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Tuning the plates

 

Firstly the top is graduated.  This involves thinning the top in little steps with a finger plane until it starts to feel right in the hands, and sounds right when tapped.  Sorry, no pictures because this is a 2 handed job.  This is where experience comes in.  By "right" I mean from experience I think it is likely to sound good.  I feel the stiffness of the top in my hands and tap it.  I do not tune the top to a particular frequency because I think that is a complete waste of time.  Final tuning is done by measuring the Chladni patterns.  Usually what happens is I stop graduating and just measure, there is no more adjustments made to the thickness of the top.  The tops end up 6-7mm thick in the centre and about 3mm on the recurve.  With this top, the stiffness feels about right, but it feels a bit heavy in the hand so I am a bit suspicious it might not be the perfect top.  no matter, plough on.

 

This is my measuring equipment.  140watt power amp on the right and digital signal generator (I built these).  On the left is a high powered 8 inch speaker.  The method is to sprinkle sawdust on the plate and scan the frequencies until a pattern emerges.  There are 4 main modes, but mode 2 is usually not visible.  For more information on Chladni plate tuning read my paper

 

 

This is mode 1 at 164Hz.  Not very distinct, but that is unusual because with unbraced tops often mode 1 and mode 2 are very close together in frequency so you don't get a strong pattern.

 

This is mode 3 at 287Hz

 

This is mode 4 at 365Hz.  This is the most important mode.  The positions of the modes are marked in pencil.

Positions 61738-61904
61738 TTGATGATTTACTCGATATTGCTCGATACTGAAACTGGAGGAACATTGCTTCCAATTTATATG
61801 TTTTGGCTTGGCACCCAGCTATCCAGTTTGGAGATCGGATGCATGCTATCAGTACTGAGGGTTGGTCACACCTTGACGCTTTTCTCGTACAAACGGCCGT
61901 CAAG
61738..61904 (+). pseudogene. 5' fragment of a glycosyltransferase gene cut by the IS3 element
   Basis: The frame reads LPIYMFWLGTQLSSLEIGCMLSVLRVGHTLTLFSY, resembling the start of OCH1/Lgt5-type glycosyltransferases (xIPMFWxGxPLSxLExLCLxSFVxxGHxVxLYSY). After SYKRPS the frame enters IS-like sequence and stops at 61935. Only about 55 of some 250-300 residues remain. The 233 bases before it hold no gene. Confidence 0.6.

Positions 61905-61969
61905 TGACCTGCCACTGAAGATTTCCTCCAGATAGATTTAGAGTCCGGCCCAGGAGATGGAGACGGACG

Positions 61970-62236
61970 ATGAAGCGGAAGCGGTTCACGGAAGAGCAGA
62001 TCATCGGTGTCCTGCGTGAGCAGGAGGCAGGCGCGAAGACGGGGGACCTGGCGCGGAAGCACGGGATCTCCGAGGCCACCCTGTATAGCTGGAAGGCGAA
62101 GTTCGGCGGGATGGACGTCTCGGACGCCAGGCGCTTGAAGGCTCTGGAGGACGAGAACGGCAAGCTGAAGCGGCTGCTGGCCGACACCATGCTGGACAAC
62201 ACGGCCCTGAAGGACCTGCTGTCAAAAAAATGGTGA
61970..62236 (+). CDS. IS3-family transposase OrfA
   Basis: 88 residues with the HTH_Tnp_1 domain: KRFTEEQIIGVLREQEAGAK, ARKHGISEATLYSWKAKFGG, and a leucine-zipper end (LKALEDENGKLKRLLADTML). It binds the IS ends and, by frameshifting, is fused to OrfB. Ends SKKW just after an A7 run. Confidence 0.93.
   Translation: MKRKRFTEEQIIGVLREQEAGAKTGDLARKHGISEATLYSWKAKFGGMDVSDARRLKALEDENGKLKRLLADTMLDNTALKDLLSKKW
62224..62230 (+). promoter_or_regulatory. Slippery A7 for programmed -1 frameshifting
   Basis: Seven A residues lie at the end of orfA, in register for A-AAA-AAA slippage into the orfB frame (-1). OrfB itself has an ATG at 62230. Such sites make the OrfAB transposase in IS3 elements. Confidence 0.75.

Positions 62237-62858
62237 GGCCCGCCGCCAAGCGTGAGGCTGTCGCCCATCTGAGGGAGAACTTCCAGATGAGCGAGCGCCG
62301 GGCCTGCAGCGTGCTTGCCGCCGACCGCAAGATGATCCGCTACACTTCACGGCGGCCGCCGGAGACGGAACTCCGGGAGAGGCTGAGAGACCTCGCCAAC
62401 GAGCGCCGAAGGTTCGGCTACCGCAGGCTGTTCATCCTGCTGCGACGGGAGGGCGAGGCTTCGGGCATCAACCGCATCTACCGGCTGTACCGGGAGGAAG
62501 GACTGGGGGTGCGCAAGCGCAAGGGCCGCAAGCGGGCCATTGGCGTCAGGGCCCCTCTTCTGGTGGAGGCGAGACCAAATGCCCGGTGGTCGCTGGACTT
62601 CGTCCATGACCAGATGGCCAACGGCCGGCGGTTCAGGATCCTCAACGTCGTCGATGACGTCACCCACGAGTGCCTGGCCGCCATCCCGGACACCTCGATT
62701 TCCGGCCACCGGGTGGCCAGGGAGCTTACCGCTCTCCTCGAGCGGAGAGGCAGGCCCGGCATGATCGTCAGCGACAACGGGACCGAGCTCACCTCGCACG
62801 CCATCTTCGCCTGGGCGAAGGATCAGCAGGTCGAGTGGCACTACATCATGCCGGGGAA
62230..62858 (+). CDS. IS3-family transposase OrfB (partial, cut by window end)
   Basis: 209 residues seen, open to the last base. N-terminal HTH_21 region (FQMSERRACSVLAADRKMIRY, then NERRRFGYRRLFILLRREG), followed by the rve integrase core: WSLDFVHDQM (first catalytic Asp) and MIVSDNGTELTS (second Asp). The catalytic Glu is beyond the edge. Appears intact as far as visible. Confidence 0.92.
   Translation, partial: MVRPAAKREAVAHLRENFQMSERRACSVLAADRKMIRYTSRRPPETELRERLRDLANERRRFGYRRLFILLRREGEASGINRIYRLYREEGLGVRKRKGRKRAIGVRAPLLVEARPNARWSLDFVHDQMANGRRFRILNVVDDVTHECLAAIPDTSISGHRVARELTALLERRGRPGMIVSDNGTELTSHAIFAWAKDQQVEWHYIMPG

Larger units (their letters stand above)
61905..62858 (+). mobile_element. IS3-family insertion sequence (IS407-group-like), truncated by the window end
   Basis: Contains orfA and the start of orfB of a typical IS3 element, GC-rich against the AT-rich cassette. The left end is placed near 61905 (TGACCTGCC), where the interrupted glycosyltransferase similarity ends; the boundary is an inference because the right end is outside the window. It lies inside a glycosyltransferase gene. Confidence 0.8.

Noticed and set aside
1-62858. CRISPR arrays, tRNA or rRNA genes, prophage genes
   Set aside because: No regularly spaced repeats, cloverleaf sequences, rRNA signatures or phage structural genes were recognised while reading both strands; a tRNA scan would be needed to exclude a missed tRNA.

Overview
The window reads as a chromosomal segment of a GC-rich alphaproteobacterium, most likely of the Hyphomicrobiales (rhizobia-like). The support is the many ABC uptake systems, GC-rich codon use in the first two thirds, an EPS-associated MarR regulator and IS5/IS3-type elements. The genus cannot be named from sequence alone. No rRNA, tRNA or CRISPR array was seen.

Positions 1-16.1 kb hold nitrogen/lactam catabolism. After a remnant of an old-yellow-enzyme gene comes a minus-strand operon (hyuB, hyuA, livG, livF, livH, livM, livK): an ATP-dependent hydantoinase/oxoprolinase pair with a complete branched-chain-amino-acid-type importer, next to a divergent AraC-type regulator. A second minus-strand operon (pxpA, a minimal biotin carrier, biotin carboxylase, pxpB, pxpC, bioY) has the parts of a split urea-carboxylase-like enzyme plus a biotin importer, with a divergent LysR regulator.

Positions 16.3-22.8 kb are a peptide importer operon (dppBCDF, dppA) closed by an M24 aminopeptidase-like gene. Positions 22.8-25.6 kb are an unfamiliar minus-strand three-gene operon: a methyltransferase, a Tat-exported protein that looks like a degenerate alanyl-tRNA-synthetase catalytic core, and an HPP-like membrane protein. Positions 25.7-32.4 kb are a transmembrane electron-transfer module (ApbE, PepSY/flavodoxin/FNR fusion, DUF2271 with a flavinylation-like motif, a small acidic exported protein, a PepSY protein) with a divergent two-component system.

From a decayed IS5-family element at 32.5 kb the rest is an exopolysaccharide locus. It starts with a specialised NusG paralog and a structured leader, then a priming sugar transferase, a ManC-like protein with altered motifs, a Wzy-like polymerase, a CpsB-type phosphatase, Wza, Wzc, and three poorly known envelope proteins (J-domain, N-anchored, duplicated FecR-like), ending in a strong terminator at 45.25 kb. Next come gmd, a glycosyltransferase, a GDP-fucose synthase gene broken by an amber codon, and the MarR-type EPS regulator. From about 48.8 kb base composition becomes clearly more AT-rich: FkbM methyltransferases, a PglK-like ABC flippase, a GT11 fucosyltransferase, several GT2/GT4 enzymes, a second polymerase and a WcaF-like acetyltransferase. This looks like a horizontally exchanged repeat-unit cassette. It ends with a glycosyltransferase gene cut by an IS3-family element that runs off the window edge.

Next the position of the bridge posts (if it was a Gibson style of bridge) are marked on the inside of the top.

 

I mark the position of the X braces according to what is measured in the Chladni patterns.  I try to position the X so it falls close to the position of Mode1 and goes directly under the bridge posts.  In this case mode 1 is indistinct so I have to guess.

 

X brace position marked.

 

Here is my stash of Red Spruce brace wood.

 

Cutting the brace wood to size in the bandsaw.

 

Thickness to 7mm thick on the linisher.

 

Mark the length of the brace.

 

Cut to length on the bandsaw.

 

A compass is used to mark the shaped of the brace.

 

Mark the positions of the end of the brace

 

Shape the brace on the linisher.

 

Dry fitting the brace to the top.  Easier said than done because a close fit is required.

 

Gluing the first brace.

 

Marking the position of the X join.

 

Cut on the marks

 

 

and then chisel out the groove.

 

Dry fit the other brace and mark.

 

Cut the groove on the other brace and chisel it out.

 

Dry fit the second brace.  Should be a snug fit.  If too tight, a bit of fine cutting with a sharp blade should get it fitting snug.

 

Glue the second brace and wait 24hrs for the glue to dry.

 

Shape the braces down to nothing on the ends and scallop in front of the soundhole.

 

Round off the tops of the braces with a finger plane

 

and then sand smooth.

 

All finished.  Now measure the Chladni patterns.

 

Mode 1 at 192 Hz.

 

Mode 3 at 308 Hz.  I don't like the look of this.

 

Mode 4 at 393Hz.  Mmm I don't like the look of this either.  The pattern is not very sharp and mode 4 is the most important mode and the sawdust should jump around more than what I am observing.  I am now seriously considering not using this top for this mandolin.  It is a special order for a local musician who is very particular about sound.  No matter, let's continue on and see how the back turns out.

 

Graduating

 

 

and sanding the back.

 

Mode 1 at 160Hz.  Very nice.

 

Mode 3 at 318Hz.  Also very nice.

 

Mode 4 at 402Hz.  Excellent.  Absolutely nothing wrong with this back.  Sounds good when tapped, nice and stiff and light in the hands.

Ok, now need to re-consider the top.  Top is so so, and mode 4 is at 393Hz, a bit low to match the back.  Big breath, this top is really not good enough for this customer, I will use it on another mandolin, probably not a special order.  .... 3 months later I have another top ready.  This is why the mandolins take so long to make and why I never get paid enough!  However, they do sound exceptional so the extra care is worth it.

In the end, this turned out to be a really good decision.  This instrument turned out to be exceptionally nice, whereas the mandolin I eventually made with the original top sounded disappointing.

Here are the Chladni patterns for the new top.  This top is excellent.

 

Mode 1 at 169Hz.

 

Mode 3 at 301Hz.

 

Mode 4 at 400Hz, nice sharp lines, strong amplitude and very close to the back.  Excellent.